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Ignoring Deep-Sea Corals Is Risky for the Oceans, and for Us
By Nathan Johnson
The deep sea might be cold and dark, but it's not barren. Down here, an incredible diversity of corals shelters young fish like grouper, snapper and rockfish. Sharks, rays and other species live and feed here their whole lives.
Crucial though they are, such deep-dwelling corals are rarely glimpsed and easy to overlook. They don't get much notice from us on the surface. Here are five reasons they are worthy of respect—and attention.
A peachy deep-sea coral in the Alboran Sea.Oceana
1. Deep Doesn't Mean Deserted
Deep corals are strikingly similar to their shallow, tropical relatives, but get much less attention. While they don't form typical coral reefs, aggregations of these species can transform the rocky seafloor into a neon garden, 10,000 feet down.
These "gardens" are crucial feeding grounds in a part of the ocean where food can be scarce. They also act as nurseries for juvenile fish, crabs and shrimp, and provide a hard surface where sea stars and crustaceans can settle.
2. If You Love Seafood, You Need Deep Corals
Shrimp, crabs, grouper, rockfish and snapper that rely on deep corals support the diets and jobs of hundreds of thousands of people. Eighty five percent of economically-important fish in Alaska's Aleutian Islands use deep-sea coral habitat at some point in their life cycle. And a 2010 article in the journal Marine Resource Economics concluded that these corals are essential habitat for redfish in Norway.
3. They're Catalysts for Scientific and Medical Advances
Deep-sea corals provide unique opportunities for medical and climate research. Bamboo corals, which have been found deeper than 1,000 meters, have skeletons like bone. By better understanding these corals, scientists may develop more effective bone-grafting techniques.
Deep corals can also live for hundreds or thousands of years. As they grow, their skeletons form additional bands or layers, like tree rings, that reflect the chemical environment around them. The skeletons of long-lived specimens give researchers a window into the ways that ocean conditions, like temperature and nutrient availability, have changed over time.
On Oceana's expedition to Malta in June 2016, expedition leader Ricardo Aguilar watches deep-sea coral on a feed from a diving robot. Oceana / Carlos Minguell
4. Living Deep Won't Save Corals From Human Harms
In some places, these deep gardens are dying.
Commercial fishing is one major threat. Bottom trawling ships drag large, weighted nets across the seafloor that indiscriminately catch anything in their way. Roller-frame trawls have heavy cylinders attached to the bottom of the net, which can bulldoze entire ecosystems in just a few hours.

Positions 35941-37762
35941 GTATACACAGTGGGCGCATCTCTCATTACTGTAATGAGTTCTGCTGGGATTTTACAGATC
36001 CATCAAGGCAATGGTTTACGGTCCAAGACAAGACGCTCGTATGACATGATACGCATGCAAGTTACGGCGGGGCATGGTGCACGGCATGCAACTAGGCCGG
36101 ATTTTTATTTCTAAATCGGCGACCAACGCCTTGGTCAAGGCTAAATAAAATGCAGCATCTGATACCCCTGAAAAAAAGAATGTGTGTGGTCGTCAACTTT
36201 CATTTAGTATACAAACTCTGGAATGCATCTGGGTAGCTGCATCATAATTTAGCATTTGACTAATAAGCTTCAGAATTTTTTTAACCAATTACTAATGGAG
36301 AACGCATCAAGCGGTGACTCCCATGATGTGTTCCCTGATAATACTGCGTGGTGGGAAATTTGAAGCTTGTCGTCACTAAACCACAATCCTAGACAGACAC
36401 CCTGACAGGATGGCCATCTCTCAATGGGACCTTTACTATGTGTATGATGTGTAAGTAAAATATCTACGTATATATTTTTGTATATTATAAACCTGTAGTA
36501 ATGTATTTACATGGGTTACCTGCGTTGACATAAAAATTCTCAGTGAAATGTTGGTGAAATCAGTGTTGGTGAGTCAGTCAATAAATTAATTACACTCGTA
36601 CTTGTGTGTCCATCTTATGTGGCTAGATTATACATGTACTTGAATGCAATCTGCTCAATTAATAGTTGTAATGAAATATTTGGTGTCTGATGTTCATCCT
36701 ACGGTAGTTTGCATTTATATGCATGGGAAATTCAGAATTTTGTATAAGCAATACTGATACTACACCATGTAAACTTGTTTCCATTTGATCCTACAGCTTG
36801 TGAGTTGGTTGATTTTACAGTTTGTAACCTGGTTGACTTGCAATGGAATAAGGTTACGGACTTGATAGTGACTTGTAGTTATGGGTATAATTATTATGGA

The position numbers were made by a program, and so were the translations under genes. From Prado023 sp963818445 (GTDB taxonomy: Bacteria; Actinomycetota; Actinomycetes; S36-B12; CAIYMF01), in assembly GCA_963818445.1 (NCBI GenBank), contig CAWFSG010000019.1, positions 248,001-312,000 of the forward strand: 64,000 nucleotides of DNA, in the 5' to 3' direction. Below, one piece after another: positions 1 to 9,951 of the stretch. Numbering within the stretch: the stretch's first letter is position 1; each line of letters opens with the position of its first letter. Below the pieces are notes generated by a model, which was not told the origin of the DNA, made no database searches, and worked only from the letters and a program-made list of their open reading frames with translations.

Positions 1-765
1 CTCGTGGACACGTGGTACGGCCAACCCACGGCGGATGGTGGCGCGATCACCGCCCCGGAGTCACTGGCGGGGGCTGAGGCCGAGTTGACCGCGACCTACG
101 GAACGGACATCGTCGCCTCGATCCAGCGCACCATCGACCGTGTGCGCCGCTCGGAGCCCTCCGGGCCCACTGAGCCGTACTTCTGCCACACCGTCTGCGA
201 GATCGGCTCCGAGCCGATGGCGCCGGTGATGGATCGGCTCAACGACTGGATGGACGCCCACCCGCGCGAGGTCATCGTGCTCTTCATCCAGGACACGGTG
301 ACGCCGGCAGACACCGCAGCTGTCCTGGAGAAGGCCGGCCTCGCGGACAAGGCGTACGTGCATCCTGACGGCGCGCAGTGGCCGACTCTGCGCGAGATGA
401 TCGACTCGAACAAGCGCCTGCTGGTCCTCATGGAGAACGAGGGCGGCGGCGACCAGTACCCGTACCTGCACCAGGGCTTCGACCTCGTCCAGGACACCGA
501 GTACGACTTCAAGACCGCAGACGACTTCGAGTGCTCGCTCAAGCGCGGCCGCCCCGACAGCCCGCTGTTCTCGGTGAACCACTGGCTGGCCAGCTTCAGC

Offshore oil drilling can also harm fragile corals. Oil spills hit deep-sea corals in much the same way they impact shallow, tropical reefs. In the Gulf of Mexico, a 2012 study showed evidence of tissue damage, stress, and coral death from samples collected 290 to 2,600 meters below the surface, likely from the Deepwater Horizon oil spill.
Climate change adds additional challenges. Unlike their tropical cousins, deep corals don't have symbiotic algae living in their tissue, so they don't bleach and die when the water gets too hot. But they are vulnerable to changes in pH, which are also brought on by climate change.
As more carbon dioxide dissolves into the oceans, seawater becomes more acidic. Both deep and shallow corals have a harder time building their skeletons as a result. Since deep-sea corals grow slowly, it can take hundreds of years for them to recover.
5. Deep-Sea Corals Get Overlooked in Favor of Flashier Reefs
If deep-sea corals disappear, so will the fish, crabs, and sharks that rely on them. In a series of expeditions, Oceana and its partners have explored these lesser-known corals and their habitats in the Philippines, Canada, Europe and U.S. Pacific. But little has been done to protect these deep-sea corals. In 2015, less than 1 percent of total U.S. giving from private foundations was for ocean-related grants. More than half of the $17.6 million that private foundations gave for coral work that year went to tropical corals.
Deep corals might not offer the tropical-vacation allure of reefs in the Caribbean or Asia, but they're just as vital.
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By Tracy L. Barnett
Sources reviewed this article for accuracy.
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Dr. Siders pointed out that it has happened before. She noted that in the 1970s, the small town of Soldiers Grove, Wisconsin moved itself out of the flood plain after one too many floods. The community found and reoriented the business district to take advantage of highway traffic and powered it entirely with solar energy, as the New York Times reported.
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To help the transition, the paper recommends improved access to climate-hazard maps so communities can make informed choices about risk. And, the maps need to be improved and updated regularly, the paper said as the New York Times reported.
"It's not that everywhere should retreat," said Dr. Siders to the New York Times. "It's that retreat should be an option. It should be a real viable option on the table that some places will need to use."
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